If I knew how to use Google Gears on the Nokia S60, maybe I'd recommend it.  But I don't and I wonder if Gears is still too new.  So after a little research, here's what I came up with:

It looks to me like C++ is the default language to use on Symbian, and Java is a close second.  However, I wouldn't use either myself, because the syntax of both C++ and Java (see Executive Summary, short code comparison and long code comparison) (and development process--you have to compile for your particular operating system before you run) is more complex than Python's (and I already use Python), and Python works on Symbian.  It is my impression that Python programs are also more portable to other operating systems than are C++ programs.  For these reasons, it looks like Symbian development is moving toward using Python and Ruby.  There are several Python libraries available that you can "import" into your Python code to create the application's GUI features (title, menu, central content including buttons, text boxes, pictures, etc.).  They work by providing a Python interface to Symbian's software development kits - SDKs (see S60 SDKs) including Symbian's graphical user interface (GUI) libraries and other available functionality (contacts, calendar, filesystem, phone, etc.).

I'd also consider using an integrated development environment (IDE) specifically designed for creating GUI programs on Symbian, because an IDE can give you a layout editor that lets you create the program by dragging and dropping GUI widgets (buttons, text boxes, etc.) into your program and then writing code to respond to widget events (mouse clicks, character presses, etc.).  One Symbian C++ IDE is Carbide, a set of extensions to the Eclipse IDE.  It appears there isn't a Symbian GUI IDE yet for Python or Ruby.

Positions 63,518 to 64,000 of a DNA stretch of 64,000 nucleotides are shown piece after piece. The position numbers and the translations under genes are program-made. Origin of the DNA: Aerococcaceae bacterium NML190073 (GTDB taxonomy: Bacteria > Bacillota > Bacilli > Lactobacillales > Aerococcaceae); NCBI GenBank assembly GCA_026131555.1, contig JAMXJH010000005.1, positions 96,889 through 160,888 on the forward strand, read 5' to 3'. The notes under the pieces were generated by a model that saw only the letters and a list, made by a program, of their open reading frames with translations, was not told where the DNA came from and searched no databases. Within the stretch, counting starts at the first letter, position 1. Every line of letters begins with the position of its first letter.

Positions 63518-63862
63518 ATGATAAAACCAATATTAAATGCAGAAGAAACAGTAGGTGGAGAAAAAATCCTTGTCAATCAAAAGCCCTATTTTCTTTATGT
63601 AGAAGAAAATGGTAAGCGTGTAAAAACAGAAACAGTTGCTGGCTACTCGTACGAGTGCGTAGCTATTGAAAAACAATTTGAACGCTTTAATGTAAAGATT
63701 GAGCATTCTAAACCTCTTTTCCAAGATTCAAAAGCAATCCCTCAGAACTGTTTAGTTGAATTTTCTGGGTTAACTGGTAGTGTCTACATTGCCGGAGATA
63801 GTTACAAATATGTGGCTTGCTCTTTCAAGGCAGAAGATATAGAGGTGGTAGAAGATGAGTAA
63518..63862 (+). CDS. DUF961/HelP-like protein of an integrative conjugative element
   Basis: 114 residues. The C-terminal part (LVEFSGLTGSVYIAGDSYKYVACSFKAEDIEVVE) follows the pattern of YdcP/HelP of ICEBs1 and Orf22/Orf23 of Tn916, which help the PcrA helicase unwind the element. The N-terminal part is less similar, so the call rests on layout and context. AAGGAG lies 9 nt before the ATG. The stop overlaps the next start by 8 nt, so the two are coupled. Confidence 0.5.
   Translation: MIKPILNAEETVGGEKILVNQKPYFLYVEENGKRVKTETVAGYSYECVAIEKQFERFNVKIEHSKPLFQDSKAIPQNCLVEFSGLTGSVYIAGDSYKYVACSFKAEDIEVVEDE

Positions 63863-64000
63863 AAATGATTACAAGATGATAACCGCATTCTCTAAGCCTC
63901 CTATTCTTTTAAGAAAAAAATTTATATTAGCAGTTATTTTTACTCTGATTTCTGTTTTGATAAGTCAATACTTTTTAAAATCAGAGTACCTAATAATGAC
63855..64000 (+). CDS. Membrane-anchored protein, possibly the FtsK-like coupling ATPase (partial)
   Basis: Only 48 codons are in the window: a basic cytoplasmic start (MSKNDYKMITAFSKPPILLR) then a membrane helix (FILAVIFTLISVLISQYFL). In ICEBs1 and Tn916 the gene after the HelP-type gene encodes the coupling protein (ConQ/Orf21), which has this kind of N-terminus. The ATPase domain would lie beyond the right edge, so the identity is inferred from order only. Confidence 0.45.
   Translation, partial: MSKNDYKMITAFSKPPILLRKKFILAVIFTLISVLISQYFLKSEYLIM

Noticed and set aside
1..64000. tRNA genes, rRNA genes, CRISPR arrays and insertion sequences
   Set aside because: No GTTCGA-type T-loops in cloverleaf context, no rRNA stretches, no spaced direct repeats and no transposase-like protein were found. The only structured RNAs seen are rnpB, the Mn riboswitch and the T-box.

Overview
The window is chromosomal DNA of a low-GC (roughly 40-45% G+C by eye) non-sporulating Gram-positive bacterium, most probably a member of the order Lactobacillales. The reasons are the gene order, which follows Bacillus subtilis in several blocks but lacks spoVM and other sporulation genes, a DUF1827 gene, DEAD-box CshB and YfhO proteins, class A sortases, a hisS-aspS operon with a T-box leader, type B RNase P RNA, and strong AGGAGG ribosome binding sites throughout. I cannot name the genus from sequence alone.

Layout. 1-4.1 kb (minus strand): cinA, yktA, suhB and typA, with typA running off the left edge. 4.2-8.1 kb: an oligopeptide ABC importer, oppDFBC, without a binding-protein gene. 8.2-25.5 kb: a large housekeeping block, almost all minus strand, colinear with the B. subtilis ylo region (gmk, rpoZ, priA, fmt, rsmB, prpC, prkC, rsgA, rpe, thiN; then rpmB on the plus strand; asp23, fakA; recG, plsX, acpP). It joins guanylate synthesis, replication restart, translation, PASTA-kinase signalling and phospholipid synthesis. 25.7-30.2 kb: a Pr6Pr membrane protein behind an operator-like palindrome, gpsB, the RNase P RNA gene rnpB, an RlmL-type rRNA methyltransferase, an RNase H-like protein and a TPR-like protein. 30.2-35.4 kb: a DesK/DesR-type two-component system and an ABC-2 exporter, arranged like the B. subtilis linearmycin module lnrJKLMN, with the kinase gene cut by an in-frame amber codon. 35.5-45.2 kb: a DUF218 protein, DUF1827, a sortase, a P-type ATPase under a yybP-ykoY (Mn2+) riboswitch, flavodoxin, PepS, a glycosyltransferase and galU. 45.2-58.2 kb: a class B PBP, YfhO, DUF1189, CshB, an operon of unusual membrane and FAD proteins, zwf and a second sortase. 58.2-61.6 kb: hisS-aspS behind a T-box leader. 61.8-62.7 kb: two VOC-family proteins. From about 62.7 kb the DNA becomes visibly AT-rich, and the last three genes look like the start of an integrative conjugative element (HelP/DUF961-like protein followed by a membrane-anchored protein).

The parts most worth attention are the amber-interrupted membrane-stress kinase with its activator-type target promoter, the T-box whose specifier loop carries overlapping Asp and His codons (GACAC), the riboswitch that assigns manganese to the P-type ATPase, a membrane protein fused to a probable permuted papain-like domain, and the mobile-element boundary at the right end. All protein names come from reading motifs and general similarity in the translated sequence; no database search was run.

So to summarize, here's what I would use, in the order they would need to be installed on your computer:

Python interpreter
Use the latest version of Python 2.5, unless you find that the other tools below are only compatible with an earlier version of Python, in which case, install the earlier version.

SDK  A package containing a Python interface to a Symbian SDK and related tools:
PyS60 (seems to be the
best & most current)  Python for S60 seems to be an older version of the same, see its helpful wiki
Python for UIQ (out of date)

Simple:  IDLE, which comes with Python & is included in PyS60
More full-featured: 
Boa Constructor (requires wxPython) (I recommend installing TortoiseCVS first to install the most recent version of Boa Constructor)

Essential background reference material
Introduction to Programming:  Beginner's Guide to Python
Introduction to Python syntax:  Dive into Python
Python Tutorial
Python Library Reference -- (ActivePython's had nicer formatting at one point)
Python Quick Reference Guide

If one exists, it's a good idea to use a book as a guide to how to program on the S60 in your chosen language.  The only one I can find for Python is Mobile Python, and it looks to be exactly what you would want.  I might start with the author's tutorial instead.

Other stuff
Code snippets
Here are some tools for making it easier to test your Python code on the phone:  http://people.csail.mit.edu/kapu/symbian/python.html

Last Updated on Saturday, 07 December 2019 03:01